Up for Grabs: The Gains and Prospects of First- and Second-generation Young Adults
Youth and young adults from immigrant families today represent one in four people in the United States between the ages of 16 and 26 — up from one in five just 15 years ago. This population will assume a greater role as the US workforce ages, and how it fares in the classroom and in the workplace is of signal importance not just for these individuals but for the vibrancy of the overall US economy and local communities.
In this report, first- and second-generation young adults ages 16 to 26 are profiled as they pass through differing stages of life. The report finds that these 11.3 million young immigrant-origin adults are far from a monolithic group: they differ widely in their language, age of arrival, citizenship status, gender, and race and ethnicity — all factors that have a profound effect on their educational and workforce outcomes. Some of these young adults, particularly second-generation Hispanics, are not graduating from college at the same rate or on the same timeline because of family, work, or economic reasons.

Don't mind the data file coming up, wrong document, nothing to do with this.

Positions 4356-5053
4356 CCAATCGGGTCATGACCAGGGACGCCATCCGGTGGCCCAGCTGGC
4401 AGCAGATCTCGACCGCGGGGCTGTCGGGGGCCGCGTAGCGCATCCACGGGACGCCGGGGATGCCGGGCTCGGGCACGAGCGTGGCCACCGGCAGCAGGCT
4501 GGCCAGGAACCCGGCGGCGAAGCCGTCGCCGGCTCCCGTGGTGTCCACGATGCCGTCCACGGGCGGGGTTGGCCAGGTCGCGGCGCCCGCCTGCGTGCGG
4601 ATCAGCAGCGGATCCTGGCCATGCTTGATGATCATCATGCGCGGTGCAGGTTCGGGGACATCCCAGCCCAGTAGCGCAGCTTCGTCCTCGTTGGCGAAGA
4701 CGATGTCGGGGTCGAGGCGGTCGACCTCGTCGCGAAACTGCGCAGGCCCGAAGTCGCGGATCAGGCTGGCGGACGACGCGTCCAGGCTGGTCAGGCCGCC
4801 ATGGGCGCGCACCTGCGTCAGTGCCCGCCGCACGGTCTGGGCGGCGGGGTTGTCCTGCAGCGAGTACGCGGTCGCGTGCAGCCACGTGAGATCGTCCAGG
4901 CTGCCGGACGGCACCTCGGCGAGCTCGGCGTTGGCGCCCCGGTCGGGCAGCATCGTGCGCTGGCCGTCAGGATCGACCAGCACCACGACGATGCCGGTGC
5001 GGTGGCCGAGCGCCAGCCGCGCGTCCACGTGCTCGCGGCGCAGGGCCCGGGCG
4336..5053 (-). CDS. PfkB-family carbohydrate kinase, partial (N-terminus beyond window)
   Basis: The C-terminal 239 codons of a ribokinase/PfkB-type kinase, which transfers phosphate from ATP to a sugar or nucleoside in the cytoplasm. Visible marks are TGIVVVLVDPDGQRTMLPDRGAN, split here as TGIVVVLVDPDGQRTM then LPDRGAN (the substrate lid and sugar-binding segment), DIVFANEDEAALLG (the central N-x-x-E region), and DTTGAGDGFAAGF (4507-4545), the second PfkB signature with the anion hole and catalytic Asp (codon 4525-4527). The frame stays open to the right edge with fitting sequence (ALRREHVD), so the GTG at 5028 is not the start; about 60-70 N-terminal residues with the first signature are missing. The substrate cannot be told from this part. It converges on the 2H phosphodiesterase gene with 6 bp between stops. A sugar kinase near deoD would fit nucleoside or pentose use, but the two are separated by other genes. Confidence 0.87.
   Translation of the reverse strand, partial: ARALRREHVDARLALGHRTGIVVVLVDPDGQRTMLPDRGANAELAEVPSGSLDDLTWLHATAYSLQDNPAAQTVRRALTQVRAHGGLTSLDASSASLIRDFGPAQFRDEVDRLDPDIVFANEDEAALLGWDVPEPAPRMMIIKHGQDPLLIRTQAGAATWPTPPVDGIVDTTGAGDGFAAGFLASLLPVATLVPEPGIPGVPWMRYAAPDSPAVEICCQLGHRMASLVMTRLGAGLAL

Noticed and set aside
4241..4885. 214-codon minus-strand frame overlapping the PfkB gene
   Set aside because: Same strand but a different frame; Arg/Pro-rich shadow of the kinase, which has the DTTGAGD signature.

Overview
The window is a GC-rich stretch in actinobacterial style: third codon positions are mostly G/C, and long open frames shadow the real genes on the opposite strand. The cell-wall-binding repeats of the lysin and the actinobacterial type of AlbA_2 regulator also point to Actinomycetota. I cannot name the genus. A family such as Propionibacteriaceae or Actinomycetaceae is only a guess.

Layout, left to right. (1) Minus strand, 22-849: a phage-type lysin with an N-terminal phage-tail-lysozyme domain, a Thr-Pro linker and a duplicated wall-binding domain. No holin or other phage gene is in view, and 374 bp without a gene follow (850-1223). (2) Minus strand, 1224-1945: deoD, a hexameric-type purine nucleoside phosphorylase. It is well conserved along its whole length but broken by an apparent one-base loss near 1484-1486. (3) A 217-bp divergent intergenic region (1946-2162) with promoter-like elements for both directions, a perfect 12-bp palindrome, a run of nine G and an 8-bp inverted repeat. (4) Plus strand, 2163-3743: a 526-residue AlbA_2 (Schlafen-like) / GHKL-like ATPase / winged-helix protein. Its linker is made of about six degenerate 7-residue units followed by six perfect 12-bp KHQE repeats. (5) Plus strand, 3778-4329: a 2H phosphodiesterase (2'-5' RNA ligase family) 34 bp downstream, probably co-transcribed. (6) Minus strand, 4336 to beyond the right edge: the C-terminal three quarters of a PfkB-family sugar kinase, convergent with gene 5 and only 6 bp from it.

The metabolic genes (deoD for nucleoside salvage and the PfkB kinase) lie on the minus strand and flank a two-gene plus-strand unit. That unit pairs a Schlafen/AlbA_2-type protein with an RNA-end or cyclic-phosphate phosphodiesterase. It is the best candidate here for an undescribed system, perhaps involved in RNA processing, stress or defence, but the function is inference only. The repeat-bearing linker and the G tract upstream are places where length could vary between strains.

The study examines the size and composition of the first and second generations and seeks to gauge whether they are on track to complete postsecondary education and obtain jobs that pay family-sustaining wages. In so doing, the report aims to inform the policies and practices of the postsecondary educational institutions that play a critical role in shaping the nation’s current and future workforce.
Batalova, J. and Fix, M. (2011). Up for Grabs: The Gains and Prospects of First- and Second-generation Young Adults. Washington, DC: Migration Policy Institute. Retrieved from https://www.migrationpolicy.org/research/grabs-gains-and-prospects-first-and-second-generation-young-adults